Everyone, regardless of vaccination status:— Stay home for 5 days.
— If you have no symptoms or your symptoms are resolving after 5 days, you can leave your house.
— Continue to wear a mask around others for 5 additional days.

If you have a fever, continue to stay home until your fever resolves.

If you were exposed to someone with COVID-19

If you:Have been boosted
OR

Completed the primary series of Pfizer or Moderna vaccine within the last 5 months
OR
Completed the primary series of J&J vaccine within the last 2 months
— Wear a mask around others for 10 days.
— Test on day 5, if possible.

If you develop symptoms get a test and stay home.
If you:Completed the primary series of Pfizer or Moderna vaccine over 5 months ago and are not boosted
OR
Completed the primary series of J&J over 2 months ago and are not boosted
OR
Are unvaccinated
— Stay home for 5 days. After that continue to wear a mask around others for 5 additional days.
— If you can’t quarantine you must wear a mask for 10 days.
— Test on day 5, if possible.

If you develop symptoms get a test and stay home

Baker said that his office had anecdotally heard from testing sites that “a lot” of the people there were doing so because they were required to get a PCR test by an employer or school. With many testing sites struggling with staffing, the governor indicated that the state had no plans to open more.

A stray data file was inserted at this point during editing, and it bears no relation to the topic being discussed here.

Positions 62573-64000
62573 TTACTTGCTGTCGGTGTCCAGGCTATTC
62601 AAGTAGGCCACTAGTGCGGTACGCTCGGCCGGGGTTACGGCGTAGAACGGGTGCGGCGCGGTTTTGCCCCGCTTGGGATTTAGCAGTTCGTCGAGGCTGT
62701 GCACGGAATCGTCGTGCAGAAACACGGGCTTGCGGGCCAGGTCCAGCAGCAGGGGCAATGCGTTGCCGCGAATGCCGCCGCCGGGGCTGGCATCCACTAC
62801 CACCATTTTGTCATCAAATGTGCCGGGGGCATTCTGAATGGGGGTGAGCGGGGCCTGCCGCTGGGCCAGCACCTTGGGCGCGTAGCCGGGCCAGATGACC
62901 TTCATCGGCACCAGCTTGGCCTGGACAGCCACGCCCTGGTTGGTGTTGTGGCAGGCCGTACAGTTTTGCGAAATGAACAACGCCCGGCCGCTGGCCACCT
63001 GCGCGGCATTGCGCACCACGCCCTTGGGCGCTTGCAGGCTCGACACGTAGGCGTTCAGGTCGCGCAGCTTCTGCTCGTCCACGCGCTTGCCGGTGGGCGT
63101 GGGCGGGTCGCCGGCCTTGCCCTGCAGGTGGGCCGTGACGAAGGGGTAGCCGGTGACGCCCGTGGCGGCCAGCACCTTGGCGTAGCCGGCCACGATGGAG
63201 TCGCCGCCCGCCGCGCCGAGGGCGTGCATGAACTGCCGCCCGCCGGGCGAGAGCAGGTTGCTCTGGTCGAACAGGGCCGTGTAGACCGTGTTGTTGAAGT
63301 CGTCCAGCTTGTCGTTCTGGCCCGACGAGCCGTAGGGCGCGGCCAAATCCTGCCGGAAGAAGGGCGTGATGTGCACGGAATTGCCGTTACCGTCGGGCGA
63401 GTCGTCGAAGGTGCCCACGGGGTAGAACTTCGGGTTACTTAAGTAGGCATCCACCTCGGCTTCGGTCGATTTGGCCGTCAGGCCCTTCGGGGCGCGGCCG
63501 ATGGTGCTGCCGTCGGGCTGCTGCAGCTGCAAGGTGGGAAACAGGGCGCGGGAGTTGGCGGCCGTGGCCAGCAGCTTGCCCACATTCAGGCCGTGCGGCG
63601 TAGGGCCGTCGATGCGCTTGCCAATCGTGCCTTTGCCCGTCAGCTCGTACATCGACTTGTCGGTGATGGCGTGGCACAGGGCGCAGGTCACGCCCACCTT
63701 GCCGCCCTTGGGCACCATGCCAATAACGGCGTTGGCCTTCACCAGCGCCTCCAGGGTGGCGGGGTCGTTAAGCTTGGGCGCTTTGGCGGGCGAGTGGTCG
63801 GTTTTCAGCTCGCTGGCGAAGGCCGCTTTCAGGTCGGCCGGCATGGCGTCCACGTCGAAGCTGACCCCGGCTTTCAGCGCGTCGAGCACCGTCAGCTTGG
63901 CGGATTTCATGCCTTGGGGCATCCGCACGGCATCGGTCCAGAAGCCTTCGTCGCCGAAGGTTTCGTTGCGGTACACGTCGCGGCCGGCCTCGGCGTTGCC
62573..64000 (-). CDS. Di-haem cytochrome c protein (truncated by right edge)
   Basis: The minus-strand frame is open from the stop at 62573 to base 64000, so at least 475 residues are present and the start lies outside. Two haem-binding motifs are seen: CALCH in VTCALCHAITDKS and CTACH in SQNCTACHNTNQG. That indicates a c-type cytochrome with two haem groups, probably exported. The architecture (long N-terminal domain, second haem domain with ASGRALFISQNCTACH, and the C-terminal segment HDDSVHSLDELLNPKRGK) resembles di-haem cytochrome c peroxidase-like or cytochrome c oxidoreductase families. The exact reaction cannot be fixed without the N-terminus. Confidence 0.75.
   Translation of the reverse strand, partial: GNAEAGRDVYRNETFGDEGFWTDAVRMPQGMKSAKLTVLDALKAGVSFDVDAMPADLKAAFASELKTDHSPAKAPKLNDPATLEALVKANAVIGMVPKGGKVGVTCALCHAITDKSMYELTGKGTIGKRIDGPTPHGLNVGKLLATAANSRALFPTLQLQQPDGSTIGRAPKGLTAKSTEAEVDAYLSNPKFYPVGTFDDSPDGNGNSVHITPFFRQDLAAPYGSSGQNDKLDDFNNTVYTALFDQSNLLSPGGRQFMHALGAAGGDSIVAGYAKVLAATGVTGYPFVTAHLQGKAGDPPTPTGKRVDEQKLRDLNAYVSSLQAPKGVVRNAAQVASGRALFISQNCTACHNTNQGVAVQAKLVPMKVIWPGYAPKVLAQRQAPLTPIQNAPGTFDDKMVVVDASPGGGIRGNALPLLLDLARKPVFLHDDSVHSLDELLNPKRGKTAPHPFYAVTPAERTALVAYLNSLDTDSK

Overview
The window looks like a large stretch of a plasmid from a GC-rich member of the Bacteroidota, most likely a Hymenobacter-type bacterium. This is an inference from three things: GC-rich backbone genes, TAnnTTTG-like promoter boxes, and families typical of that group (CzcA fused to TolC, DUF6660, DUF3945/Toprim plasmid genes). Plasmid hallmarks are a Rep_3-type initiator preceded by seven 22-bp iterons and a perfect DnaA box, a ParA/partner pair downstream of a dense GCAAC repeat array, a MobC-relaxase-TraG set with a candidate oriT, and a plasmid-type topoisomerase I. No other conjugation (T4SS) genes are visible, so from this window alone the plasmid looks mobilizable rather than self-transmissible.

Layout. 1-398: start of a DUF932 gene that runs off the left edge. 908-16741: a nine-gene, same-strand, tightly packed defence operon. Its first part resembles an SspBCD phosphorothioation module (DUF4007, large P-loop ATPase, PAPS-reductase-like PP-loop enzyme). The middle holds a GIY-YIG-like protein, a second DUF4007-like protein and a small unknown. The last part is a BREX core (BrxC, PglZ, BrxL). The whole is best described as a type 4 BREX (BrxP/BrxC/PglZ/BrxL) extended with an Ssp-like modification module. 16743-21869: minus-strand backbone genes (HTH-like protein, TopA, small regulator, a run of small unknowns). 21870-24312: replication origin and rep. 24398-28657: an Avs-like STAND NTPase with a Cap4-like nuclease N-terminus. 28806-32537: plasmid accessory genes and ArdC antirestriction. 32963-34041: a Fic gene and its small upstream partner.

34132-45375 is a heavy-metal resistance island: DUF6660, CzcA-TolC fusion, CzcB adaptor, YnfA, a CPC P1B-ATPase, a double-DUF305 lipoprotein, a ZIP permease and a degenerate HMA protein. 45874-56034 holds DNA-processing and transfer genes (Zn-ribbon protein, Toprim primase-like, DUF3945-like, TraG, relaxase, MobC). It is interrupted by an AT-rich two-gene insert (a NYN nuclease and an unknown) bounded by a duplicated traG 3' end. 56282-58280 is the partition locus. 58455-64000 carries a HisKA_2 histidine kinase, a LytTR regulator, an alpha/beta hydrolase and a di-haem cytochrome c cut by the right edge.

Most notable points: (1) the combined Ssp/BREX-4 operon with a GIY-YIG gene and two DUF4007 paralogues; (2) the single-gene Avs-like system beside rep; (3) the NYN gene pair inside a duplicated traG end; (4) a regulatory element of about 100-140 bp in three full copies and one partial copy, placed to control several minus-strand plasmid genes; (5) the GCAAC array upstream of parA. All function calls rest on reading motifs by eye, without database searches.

“We believe the antigen tests, which are enormously accurate, especially on the back end of contagion, are a perfectly suitable solution,” he said. “And I think one of the things we’re trying to make clear here today, both to individuals and to employers generally, is a PCR test is appropriate in certain circumstances. But these rapid tests can be used in many circumstances as a legitimate alternative.”

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At the same time, the new DPH advisory says that those with COVID-19 symptoms who test negative on a rapid antigen test should continue to isolate and either get another rapid test or a PCR test in 24 to 48 hours if their symptoms continue.